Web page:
... Even smart, educated, emotionally stable adults are subject to superstitious beliefs (Risen, 2016). Whether this is the perceived unluckiness of Friday the 13th in modern western culture (Kolb and Rodriguez, 1987), traditional African witchcraft (Middleton and Winter, 2013), or feng shui in the Chinese architecture (Bruun, 2008), the purpose of the superstition is one and the same. Namely, people follow superstitious beliefs to attract good (avoid bad) fortune by means of associating (disassociating) oneself with something that will supernaturally cause a desired (undesired) outcome. ...
Article
We investigate a new channel that leads to firm-specific stock price crash risk. By using Chinese superstition towards unlucky numbers as a platform for our analysis, we find that investor overreaction to negative news from firms with unlucky listing codes is a mechanism through which superstition affects crash risk. We also show that the effect of superstition on crash risk is more pronounced during volatile periods, down markets, and for more opaque firms. Our results suggest that superstition acts as a substitute for information and leads to adverse consequences when investors are faced with greater uncertainty.
... Feng is wind and shui is water. So the notion of feng shui is the concept of spatial regulation that harmonizes environmental conditions with the flow of air (wind) and water around us [29]. We can see the background of the application of feng shui to the Chinatown spatial layout on elements related to natural structures that have been formed and become part of the area such as rivers, land or locations and building elements represented by residential buildings, shop buildings, temple and road building. ...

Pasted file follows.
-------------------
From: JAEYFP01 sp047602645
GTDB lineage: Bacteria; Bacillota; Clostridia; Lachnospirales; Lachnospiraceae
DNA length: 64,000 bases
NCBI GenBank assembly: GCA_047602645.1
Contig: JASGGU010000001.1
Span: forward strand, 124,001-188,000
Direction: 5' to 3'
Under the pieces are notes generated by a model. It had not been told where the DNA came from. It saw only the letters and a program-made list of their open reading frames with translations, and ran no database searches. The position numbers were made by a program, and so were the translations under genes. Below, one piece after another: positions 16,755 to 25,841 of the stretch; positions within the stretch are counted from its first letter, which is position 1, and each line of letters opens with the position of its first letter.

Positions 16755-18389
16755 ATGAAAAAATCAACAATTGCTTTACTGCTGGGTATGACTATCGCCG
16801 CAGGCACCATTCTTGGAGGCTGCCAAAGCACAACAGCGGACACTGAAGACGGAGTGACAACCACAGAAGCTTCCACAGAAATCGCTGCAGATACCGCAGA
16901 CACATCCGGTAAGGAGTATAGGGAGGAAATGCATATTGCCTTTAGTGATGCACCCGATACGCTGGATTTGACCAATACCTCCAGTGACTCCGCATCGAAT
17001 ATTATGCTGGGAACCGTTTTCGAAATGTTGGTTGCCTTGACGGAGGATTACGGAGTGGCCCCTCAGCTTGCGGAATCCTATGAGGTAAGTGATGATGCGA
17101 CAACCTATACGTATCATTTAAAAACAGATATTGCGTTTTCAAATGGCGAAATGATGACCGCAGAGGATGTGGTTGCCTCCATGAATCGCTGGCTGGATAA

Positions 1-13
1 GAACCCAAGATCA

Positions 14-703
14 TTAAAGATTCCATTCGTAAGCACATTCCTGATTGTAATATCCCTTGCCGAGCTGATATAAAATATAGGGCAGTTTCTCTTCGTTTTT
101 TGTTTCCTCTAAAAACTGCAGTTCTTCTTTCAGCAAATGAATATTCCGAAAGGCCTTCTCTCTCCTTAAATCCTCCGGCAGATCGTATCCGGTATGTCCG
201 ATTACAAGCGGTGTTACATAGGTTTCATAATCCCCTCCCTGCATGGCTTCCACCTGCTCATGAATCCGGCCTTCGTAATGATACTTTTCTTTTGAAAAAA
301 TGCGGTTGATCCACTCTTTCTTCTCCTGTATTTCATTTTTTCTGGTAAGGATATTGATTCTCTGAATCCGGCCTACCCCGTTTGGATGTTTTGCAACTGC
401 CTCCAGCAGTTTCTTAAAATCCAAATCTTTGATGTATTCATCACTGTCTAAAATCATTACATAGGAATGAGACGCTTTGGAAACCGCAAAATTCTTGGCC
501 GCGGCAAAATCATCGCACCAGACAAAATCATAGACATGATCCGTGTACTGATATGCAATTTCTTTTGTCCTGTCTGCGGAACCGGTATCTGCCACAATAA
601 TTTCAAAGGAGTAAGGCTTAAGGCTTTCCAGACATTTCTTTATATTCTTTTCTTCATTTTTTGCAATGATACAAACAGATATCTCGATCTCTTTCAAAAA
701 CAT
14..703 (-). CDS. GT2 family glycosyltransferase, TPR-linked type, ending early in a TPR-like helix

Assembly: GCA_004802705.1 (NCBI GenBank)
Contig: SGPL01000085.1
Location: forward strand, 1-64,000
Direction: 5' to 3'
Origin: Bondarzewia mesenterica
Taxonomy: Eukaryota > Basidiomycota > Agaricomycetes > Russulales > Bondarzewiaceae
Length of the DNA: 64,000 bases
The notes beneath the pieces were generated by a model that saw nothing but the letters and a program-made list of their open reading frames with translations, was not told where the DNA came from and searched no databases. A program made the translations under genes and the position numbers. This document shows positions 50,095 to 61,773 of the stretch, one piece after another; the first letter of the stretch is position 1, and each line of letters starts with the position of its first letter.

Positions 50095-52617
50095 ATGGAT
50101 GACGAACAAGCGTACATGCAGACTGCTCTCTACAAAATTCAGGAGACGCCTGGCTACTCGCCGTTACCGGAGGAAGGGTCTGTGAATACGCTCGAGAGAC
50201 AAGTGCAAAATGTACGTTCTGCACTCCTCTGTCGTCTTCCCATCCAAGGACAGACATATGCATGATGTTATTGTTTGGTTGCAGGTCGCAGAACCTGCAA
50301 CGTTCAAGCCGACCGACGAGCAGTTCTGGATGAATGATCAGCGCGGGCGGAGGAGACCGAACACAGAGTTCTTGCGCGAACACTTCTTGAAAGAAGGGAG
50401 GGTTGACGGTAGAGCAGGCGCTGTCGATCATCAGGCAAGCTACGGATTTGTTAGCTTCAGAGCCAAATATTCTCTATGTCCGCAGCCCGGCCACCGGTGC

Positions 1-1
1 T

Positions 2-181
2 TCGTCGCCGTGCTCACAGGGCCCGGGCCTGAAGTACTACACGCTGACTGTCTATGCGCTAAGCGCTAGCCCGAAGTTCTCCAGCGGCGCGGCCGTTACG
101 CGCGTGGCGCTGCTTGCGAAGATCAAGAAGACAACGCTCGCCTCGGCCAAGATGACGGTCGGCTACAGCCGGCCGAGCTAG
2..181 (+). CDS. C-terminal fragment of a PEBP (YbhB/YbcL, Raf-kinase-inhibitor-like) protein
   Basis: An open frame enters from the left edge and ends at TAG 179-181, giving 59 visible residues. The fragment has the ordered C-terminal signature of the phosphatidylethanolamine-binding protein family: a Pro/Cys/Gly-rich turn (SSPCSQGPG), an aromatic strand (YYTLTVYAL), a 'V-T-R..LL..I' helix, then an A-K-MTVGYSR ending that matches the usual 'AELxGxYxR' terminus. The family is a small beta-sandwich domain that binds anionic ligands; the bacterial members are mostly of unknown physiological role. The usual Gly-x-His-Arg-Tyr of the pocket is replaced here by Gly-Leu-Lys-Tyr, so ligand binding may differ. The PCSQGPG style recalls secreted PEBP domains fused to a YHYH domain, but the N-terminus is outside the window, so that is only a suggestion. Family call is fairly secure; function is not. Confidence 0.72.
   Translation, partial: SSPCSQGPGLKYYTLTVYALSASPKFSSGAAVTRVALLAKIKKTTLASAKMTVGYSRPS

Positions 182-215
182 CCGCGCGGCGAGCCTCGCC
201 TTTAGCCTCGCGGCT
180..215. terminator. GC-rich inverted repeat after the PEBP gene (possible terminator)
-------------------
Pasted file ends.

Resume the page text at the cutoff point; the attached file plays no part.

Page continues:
... Beyond that, Chinese people in Semarang's Chinatown are able to maintain their cultural environment. Considering that Chinese people strongly believe in the concept of FengShui, i.e. an ancient topography from China that believes in how humans, heaven (astronomy) and earth (geography) can live in harmony to help improve our life by accepting Positive Qi [11]- [13]. Those beliefs that make the cultural environment in Chinatown long lasting. ...
... Fengshui (風水) literally means "wind-water," but in addition to denoting crucial climatic elements of the living environment, it refers to a constellation of ideas and techniques for harmonizing human activities with the terrestrial and celestial forces that govern them (Bruun 2008;Feuchtwang 2002). Often translated as "geomancy," it is a form of traditional ecological knowledge (TEK) best understood as a form of cosmo-ecology in which the optimization of universal vital life force (qi 氣) is contingent on human design in harmony with more-than-human powers. ...
Article
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The “spirit” in spiritual ecology is an active political force deserving sustained scholarly analysis and public recognition. This article reports on 15 years of field research on “animate landscapes,” associated with gods and spirits in Tibetan communities, and “vital landscapes” associated with fengshui in Han Villages. Despite a century of dramatic sociopolitical change across rural areas in the People’s Republic of China, many villages maintain significant geo-phenomenological connections between body, mind, and land, comprising a body politic maintained through ritual cycles and dwelling practices that uphold the sanctity and integrity of vital watersheds. Comparative analysis of Han and Tibetan spiritual ecologies reveals that cosmological landscapes comprise the armature of relational ontologies grounding and informing everyday life, livelihood, and power relations. As dynamic, emergent, and flexible systems of socio-ecological adaptation that both shape and are shaped by regional and transnational media, they play significant roles in policy initiatives associated with Ecological Civilization and hold potential for broadening the horizons of Anthropocene scholarship, socio-ecological activism, and meaningful settlement in a profoundly unsettled world.